It is the spring season, when a hunter’s fancy turns toward turkeys. It was a family affair and a nice road trip out west to Kansas for a great hunting adventure.
Troy Tate was designated caller, and wife Jill and son Trey would handle the shotguns. The birds were responsive to Troy’s
calling and came strutting in, looking for love. Jill put a no-nonsense fold shot on a big Tom that came gliding in and it was looking good! Trey wasn’t far behind with a double stone-cold shot on a mature Kansas gobbler. The male birds were hot to trot and were on full display for the hens.
Justin and John Rudd headed east to Mississippi for an encounter with an Eastern variety turkey. There was no shortage of birds, and it didn’t take Justin long to score a big and beautiful Mississippi long beard.
Closer to home, the Louisiana variety of turkeys wasn’t liking the calling. Hunters weren’t having much luck with conventional calling techniques. Sometimes you have to be ready to go with the flow.
With his boot, John Stacy cleared a spot on the ground where he could sit down. When he scratched the dirt, a bird close by gobbled. Each time he scuffed the leaves, the Tom gobbled loudly and got closer. The big bird popped up, close and alert. With one smooth swing of the gun, John rolled this smart old bird, and he was a dandy.
They are known locally as “choupiques.” They are prehistoric fish properly known as “bowfin.” Known to most bass fishermen as “cypress trout,” they are in the trash fish category. They can survive in shallow, low-oxygen water, so they’re perfectly suited for fresh water marshes.
Jamie Warshaw watched from the back of the boat as a giant wake followed his son Michael’s red worm shad. Jamie broke in to a decent rendition of the theme song of Jaws as the giant fish closed the distance.
Michael was patient and timed his hook-set just right. All hell broke loose, as the big, trashy choupique turned it on. Michael went toe-to-toe with the giant and outlasted the tackle-destroying fish with only minimal damage. The monster cypress trout easily topped out in double digits and never saw a paddle he could like.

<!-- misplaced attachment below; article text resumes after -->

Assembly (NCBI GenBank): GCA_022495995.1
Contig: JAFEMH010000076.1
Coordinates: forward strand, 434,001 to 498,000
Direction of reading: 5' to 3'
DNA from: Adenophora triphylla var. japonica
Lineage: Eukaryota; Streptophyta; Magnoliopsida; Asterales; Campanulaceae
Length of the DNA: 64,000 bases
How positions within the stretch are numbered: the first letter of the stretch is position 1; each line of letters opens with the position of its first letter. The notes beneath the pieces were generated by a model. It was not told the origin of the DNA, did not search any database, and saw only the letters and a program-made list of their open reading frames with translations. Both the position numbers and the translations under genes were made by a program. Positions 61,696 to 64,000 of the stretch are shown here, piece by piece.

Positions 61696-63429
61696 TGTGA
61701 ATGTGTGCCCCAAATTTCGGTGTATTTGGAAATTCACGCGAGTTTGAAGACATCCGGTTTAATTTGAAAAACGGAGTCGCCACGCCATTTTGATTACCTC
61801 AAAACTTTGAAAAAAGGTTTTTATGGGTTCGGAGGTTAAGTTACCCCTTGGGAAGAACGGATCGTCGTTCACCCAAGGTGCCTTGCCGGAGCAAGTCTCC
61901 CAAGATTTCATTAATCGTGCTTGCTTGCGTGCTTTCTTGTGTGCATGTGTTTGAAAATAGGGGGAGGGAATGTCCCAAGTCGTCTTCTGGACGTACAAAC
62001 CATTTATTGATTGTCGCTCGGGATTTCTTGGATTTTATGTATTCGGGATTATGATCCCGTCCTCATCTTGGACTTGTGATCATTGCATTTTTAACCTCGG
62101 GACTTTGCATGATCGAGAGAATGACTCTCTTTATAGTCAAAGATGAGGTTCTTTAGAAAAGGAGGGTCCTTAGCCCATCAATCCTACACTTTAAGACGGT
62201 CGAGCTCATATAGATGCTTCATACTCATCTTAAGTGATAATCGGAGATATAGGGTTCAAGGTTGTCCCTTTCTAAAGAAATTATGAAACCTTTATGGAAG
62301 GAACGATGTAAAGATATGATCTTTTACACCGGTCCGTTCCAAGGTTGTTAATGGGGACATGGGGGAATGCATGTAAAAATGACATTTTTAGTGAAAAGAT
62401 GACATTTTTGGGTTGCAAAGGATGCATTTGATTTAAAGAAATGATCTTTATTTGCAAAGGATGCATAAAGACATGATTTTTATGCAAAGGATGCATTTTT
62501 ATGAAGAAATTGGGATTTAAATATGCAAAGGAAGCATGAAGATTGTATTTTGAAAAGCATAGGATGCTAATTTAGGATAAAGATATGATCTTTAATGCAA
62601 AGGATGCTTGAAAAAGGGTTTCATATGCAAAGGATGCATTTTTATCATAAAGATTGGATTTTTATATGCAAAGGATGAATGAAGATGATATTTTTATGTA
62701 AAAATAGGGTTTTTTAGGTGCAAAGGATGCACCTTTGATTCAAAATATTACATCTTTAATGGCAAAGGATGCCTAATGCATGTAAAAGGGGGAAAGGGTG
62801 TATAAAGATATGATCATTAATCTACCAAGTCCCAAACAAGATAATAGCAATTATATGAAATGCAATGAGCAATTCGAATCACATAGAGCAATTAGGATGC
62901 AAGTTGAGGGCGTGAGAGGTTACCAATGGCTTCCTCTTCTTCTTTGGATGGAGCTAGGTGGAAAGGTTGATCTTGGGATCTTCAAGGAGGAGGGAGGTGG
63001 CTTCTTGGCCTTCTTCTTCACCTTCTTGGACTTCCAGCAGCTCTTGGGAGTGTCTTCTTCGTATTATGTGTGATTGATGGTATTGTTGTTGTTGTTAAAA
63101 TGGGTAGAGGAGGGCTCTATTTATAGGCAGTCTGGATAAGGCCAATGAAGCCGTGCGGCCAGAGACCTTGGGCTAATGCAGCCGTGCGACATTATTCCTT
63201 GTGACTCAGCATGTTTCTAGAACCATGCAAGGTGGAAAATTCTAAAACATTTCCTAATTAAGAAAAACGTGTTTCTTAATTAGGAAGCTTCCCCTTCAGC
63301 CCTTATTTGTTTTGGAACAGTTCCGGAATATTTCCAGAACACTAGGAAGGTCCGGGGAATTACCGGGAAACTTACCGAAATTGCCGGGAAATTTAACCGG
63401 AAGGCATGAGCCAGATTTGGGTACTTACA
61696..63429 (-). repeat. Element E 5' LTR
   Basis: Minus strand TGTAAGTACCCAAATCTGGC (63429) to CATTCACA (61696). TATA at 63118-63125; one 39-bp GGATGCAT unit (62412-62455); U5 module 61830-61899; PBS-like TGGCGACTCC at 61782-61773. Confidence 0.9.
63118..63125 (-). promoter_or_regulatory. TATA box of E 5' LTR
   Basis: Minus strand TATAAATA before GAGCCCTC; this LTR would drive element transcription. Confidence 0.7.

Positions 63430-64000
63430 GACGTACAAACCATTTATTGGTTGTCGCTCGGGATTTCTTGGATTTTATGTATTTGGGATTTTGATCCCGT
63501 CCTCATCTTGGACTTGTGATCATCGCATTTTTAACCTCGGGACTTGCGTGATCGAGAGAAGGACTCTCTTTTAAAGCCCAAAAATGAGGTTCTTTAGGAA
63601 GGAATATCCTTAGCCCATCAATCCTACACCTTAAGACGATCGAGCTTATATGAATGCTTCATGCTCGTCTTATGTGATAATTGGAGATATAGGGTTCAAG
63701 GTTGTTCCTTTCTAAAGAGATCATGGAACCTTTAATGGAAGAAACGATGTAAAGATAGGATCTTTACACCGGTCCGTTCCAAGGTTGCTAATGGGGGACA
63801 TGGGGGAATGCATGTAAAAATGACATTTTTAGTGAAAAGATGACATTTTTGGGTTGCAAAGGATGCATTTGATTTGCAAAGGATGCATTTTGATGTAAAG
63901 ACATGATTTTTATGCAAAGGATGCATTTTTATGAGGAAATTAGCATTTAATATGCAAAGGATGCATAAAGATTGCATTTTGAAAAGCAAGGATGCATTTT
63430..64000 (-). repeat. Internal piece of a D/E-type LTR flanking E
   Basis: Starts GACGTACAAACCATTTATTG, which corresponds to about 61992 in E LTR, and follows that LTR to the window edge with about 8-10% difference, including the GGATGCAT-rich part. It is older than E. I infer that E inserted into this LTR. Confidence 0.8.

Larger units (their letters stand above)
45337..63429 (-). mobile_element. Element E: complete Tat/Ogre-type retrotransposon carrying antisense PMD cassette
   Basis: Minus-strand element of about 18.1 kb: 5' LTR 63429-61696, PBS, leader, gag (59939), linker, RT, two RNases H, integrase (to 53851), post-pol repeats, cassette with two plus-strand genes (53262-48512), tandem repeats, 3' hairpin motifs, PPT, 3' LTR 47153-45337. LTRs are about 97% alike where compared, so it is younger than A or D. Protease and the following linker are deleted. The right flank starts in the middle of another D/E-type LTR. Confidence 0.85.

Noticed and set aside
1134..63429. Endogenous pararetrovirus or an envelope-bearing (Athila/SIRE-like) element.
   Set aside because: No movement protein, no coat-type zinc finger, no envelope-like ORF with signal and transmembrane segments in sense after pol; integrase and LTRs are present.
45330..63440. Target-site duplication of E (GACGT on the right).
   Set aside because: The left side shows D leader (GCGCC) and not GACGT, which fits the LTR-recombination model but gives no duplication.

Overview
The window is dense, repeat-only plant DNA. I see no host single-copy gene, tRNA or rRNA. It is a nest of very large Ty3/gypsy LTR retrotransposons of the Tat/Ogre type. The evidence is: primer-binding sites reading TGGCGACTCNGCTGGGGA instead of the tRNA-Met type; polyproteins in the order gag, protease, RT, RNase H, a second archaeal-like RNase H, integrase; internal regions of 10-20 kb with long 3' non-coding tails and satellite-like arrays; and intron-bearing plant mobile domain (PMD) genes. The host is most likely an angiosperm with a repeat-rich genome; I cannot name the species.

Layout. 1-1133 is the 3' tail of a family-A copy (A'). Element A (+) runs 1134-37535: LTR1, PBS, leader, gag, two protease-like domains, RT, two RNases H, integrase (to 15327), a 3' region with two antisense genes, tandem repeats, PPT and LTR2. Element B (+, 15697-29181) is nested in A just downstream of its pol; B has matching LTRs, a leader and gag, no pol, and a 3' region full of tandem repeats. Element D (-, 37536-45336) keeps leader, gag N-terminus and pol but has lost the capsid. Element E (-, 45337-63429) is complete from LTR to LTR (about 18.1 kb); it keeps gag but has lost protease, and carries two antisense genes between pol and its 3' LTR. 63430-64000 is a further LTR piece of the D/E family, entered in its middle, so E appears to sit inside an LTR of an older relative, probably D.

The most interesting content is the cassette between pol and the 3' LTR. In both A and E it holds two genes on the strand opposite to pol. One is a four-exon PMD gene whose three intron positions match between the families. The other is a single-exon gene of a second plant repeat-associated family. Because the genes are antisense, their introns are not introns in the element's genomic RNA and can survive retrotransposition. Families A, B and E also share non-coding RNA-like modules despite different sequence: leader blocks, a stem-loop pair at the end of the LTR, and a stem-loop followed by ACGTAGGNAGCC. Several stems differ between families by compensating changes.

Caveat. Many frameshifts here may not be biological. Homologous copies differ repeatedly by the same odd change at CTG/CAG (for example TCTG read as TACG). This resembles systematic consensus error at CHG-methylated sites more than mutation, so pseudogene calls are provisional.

He was the mike (middle) linebacker of some of coach Ernie Duplichin’s era of good McNeese football teams. Any coach can tell you you better have a stud in the middle if you’re going to line up in a 4-3 defense.
Daryl Burckel, from New Orleans, was an undersized but very effective competitor who was the glue to the defense of some very successful McNeese teams. You can call him president now and say the future for McNeese State is bright. After prevailing over several other worthy candidates in the lengthy selection process, he will now lead the Cowboys off the field. We’re in good hands!
The Lake Charles community lost a great one of its own recently. Daniel Ieyoub will be missed by all those mentored through his many successful years as a teacher and friend.
He was a very special person who put great effort and dedication into educating young minds. His legacy exists in the many successful people he taught who had the positive experience of occupying a desk in his classroom. His many former students and friends will never forget his kind and caring way. The Lake Charles High School Kilties showed up to perform and pay a fitting tribute to Mr. Ieyoub. May he rest in peace.